Susan is 72 and recently widowed. Her children are grown, and she’s pleased to say that she devoted her life to raising them well. She hasn’t worked since before the kids were born, and she’s always been thankful for her husband’s careful attention to their family finances. Now that he’s gone, she’s not sure who to turn to. She knows the basics of paying bills – her husband shared that much with her – but what about taxes? Long-term care needs? How does her husband’s death affect their estate plan?

­­­­Susan needs an advisor who recognizes her situation and knows the unique needs that come with it. The ideal advisor for Susan would be able to look at the whole picture of her financial situation – appreciate and honor what her husband has put in place – and help Susan move forward toward the future with confidence.

These are just two examples of women and their unique financial needs. Even if you’re currently married and/or part of a dual-income household, as a woman you have specific financial thoughts and convictions that may be different from your husband’s. While you’re working together toward a shared future, it’s important you continue to take an active role in the management of family finances.

Women are earning more and spending more than ever. They control more dollars in the US economy today than in any other time in history. Any financial advisor worth their fee should recognize this fact and (more importantly!) recognize the unique needs of the women in his/her client base.

Find yourself a financial coach. Maybe you already have one, but you don’t usually go to the annual review meetings with your spouse. We encourage you to go: build a relationship with your advisor. If you have shared finances, that coach should be looking out for you, too.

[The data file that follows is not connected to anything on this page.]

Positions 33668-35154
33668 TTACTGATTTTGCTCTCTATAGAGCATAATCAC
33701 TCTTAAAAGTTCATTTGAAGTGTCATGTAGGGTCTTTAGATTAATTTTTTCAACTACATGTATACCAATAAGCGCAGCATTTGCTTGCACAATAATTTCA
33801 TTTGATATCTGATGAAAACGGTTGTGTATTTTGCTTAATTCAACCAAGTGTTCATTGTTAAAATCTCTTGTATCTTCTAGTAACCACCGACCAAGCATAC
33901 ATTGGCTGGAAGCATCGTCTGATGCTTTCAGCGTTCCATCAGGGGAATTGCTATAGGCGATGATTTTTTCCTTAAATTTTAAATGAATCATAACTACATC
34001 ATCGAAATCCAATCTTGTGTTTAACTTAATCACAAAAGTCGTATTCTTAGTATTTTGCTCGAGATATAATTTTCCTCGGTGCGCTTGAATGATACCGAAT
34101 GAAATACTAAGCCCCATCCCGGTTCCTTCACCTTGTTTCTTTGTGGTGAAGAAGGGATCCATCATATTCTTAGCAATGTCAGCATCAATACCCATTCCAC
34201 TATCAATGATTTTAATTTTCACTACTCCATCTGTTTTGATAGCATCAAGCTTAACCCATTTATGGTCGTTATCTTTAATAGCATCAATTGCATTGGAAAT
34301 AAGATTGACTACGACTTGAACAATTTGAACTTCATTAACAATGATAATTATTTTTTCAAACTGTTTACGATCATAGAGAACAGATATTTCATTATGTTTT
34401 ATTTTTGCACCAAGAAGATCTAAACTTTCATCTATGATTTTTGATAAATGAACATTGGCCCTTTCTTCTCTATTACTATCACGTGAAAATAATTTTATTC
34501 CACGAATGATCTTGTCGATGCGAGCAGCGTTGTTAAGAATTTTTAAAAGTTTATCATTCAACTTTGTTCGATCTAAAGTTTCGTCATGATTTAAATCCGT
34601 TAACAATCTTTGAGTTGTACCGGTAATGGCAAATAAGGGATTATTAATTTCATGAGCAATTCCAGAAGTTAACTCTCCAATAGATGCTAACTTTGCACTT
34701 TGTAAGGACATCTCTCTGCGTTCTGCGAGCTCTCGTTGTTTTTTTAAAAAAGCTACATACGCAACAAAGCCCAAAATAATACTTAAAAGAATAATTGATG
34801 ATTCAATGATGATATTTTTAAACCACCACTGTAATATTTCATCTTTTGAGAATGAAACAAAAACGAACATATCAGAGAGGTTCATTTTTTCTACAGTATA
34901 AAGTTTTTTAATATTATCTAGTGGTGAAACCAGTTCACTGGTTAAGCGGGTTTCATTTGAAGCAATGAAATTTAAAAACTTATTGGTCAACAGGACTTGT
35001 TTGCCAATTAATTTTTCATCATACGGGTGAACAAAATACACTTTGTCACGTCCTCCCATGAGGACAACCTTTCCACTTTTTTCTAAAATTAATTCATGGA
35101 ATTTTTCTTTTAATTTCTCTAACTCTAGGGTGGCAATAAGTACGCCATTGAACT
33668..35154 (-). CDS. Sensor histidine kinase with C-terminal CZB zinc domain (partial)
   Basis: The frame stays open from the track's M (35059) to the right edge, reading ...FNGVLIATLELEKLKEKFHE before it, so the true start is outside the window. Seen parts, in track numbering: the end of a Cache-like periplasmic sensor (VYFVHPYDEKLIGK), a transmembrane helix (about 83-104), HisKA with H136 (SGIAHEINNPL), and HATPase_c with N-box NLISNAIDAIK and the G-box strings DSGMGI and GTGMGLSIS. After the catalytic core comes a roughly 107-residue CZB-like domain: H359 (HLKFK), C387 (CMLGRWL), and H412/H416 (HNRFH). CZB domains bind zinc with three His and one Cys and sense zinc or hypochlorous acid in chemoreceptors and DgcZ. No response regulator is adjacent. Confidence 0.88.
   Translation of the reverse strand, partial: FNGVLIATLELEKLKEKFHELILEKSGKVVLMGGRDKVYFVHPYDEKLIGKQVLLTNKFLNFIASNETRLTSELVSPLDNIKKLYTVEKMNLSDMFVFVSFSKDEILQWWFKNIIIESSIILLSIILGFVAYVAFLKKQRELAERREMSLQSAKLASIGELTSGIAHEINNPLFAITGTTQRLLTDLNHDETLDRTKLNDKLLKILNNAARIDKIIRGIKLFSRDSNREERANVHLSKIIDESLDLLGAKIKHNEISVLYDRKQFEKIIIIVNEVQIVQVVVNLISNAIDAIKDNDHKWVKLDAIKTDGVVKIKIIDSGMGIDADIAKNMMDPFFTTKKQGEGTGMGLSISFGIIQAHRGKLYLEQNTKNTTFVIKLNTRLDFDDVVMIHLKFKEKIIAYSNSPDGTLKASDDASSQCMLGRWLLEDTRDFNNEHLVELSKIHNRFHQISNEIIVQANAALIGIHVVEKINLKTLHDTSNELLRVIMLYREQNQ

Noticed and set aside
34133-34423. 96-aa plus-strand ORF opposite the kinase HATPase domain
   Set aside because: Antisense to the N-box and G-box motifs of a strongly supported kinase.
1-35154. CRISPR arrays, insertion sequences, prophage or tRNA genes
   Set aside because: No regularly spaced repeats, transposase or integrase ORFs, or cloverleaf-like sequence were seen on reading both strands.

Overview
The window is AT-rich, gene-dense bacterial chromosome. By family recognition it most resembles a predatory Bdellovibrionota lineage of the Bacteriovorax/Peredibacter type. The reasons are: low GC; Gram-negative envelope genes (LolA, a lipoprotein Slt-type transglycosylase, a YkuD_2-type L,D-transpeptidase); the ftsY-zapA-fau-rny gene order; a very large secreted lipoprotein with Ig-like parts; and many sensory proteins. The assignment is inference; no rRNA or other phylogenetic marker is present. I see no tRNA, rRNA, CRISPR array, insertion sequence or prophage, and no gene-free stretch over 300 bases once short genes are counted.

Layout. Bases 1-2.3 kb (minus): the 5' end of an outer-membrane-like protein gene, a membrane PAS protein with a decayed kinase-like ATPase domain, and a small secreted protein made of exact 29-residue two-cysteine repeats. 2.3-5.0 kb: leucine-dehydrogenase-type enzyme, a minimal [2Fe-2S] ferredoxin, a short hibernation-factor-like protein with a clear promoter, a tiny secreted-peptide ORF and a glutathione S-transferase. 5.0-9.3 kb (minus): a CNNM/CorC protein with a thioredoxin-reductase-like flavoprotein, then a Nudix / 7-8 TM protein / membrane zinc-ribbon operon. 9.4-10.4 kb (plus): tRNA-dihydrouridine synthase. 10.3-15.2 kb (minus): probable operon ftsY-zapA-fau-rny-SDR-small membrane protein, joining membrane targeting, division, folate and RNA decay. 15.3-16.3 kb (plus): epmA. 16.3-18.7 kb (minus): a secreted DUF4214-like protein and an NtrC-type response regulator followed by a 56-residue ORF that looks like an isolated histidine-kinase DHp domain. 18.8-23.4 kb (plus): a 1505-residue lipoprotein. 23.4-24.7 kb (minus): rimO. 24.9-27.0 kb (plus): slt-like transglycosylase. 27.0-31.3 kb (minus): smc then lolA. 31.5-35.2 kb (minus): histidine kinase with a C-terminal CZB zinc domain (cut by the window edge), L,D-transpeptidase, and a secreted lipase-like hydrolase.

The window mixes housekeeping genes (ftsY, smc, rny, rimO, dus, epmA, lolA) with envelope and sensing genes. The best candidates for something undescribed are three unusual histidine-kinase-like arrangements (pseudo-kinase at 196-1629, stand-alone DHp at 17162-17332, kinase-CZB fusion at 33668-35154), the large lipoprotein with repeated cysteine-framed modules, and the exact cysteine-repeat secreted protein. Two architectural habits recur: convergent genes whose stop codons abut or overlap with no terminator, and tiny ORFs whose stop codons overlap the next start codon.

If you’re on your own, like Lisa or Susan, seek out the counsel of an advisor. If it helps, look for a woman whose professional opinion you trust. Even if her personal situation is different from yours, you still have some major things in common.

Don’t leave your financial future to chance. Find an advisor you can trust, a coach who can help you navigate the twists and turns of life. That relationship will prove fruitful now and in the future.  

 

The Cost of Biases

Behavioral finance—the interaction between human psychology and money—has become a major component of current economic theory. Experts on behavioral finance love to study how greed and fear cause massive swings in the markets.

But behavioral finance doesn’t just exist in academic theory and panicked stock crashes—it’s part of everyday life. The human brain isn’t a calculator and struggles to separate money from emotion. Every time we open our wallets, our financial biases and blind spots threaten to disrupt good decision-making.